FIG. l is a side elevation of a storm door embodying the invention;
FIG. 2 is a sectional view taken on line 2 2 of FIG. 1;
FIG. 3 is a sectional view similar to FIG. 2, but showing the clip only partly inserted;
FIG. 4 is a view partly in section of the clip taken on line 4 4 of FIG. 3;
FIG. 5 is a schematic view of a modified form of the spring clip;
FIG. 6 is a sectional View showing another modication of the spring clip;
FIG. 7 is a transverse sectional view of a clip having two barbs for adaptability to various sizes of screens and frames;
FIG. 8 is a top View of a further modification;
FIG. 9 is a sectional view of another modified forin of the invention;
FIG. l0 is a similar view of a further modification;
FIG. ll is a bottom view of the clip shown in FIG. 10; and
FIG. l2 is a sectional view of an additional modification.
FIG. l shows a typical storm door 2 having the usual hinges 3, 3 and provided with the usual rabbeted aperture for reception of a window panel 4, which may be removed after the cold weather and replaced with a screen of similar dimension. The window or screen is held in place by a number of clips 6, the construction of which is better Shown in FIGS. 2, 3, and 4.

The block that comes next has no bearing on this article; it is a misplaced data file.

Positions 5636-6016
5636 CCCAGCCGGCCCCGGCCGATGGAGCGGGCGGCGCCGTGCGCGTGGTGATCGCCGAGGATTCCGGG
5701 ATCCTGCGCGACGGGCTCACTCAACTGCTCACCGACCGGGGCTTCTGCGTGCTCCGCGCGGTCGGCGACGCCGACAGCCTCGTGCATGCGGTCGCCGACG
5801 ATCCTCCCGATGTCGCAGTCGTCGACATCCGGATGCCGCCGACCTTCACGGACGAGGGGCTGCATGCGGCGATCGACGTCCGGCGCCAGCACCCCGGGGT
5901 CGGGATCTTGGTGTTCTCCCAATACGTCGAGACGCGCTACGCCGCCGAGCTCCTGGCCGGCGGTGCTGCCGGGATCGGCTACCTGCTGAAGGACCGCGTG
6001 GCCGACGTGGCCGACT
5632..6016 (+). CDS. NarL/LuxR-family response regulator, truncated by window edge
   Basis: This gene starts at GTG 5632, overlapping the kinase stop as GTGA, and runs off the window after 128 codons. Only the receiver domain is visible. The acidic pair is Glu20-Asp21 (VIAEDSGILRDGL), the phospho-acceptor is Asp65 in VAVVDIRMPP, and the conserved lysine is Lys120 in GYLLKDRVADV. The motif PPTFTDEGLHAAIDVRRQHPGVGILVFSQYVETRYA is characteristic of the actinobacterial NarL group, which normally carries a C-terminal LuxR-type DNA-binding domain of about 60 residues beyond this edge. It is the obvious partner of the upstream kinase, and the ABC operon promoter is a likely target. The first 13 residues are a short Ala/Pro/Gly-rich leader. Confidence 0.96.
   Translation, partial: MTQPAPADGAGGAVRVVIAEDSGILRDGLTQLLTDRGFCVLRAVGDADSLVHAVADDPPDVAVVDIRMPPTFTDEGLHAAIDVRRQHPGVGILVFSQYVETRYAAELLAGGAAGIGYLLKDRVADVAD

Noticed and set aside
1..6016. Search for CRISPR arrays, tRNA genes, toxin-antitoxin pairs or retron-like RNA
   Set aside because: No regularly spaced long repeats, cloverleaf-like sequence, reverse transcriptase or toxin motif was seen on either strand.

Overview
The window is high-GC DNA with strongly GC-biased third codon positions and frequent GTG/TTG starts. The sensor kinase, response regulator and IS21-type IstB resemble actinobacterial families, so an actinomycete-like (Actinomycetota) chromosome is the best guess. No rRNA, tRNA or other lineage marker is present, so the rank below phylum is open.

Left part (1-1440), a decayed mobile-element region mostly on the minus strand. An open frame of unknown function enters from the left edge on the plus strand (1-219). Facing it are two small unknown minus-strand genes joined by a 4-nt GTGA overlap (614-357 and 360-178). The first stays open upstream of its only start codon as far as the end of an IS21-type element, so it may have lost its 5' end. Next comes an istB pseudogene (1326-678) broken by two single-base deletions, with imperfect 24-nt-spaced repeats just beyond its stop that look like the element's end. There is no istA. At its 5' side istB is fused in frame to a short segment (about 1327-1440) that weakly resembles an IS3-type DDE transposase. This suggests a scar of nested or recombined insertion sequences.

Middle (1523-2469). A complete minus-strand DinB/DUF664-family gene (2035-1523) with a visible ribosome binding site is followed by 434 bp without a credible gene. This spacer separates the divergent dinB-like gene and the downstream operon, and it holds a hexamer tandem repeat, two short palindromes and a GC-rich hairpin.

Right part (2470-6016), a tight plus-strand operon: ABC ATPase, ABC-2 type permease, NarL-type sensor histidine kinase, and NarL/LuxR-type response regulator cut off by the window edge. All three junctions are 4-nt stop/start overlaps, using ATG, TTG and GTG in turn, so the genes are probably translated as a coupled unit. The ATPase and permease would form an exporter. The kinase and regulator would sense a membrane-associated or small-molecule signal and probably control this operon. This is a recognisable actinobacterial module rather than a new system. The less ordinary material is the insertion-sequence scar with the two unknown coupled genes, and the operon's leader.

A common type of door in wide use is made of extruded aluminum in the form of a hollow channel member as shown, for example, in FIG. 2, and the Window or screen opening is provided with a rabbeted edge portion as shown at 7 for receiving and seating the panel 8, which is used as a window panel, although it will be understood that a screen panel of similar dimensions is alternatively provided. The glass panel 8 is provided with a metal bead or edging 9' for greater strength and rigidity.
The clip 6- consists of what may be termed a central body portion from which diverge two arms 11 and 12, at least one of which is sufficiently resilient to be capable of flexing from the normal undistorted position shown in FIG. 3 so as to exert pressure for retaining the panel in place, as will be described below.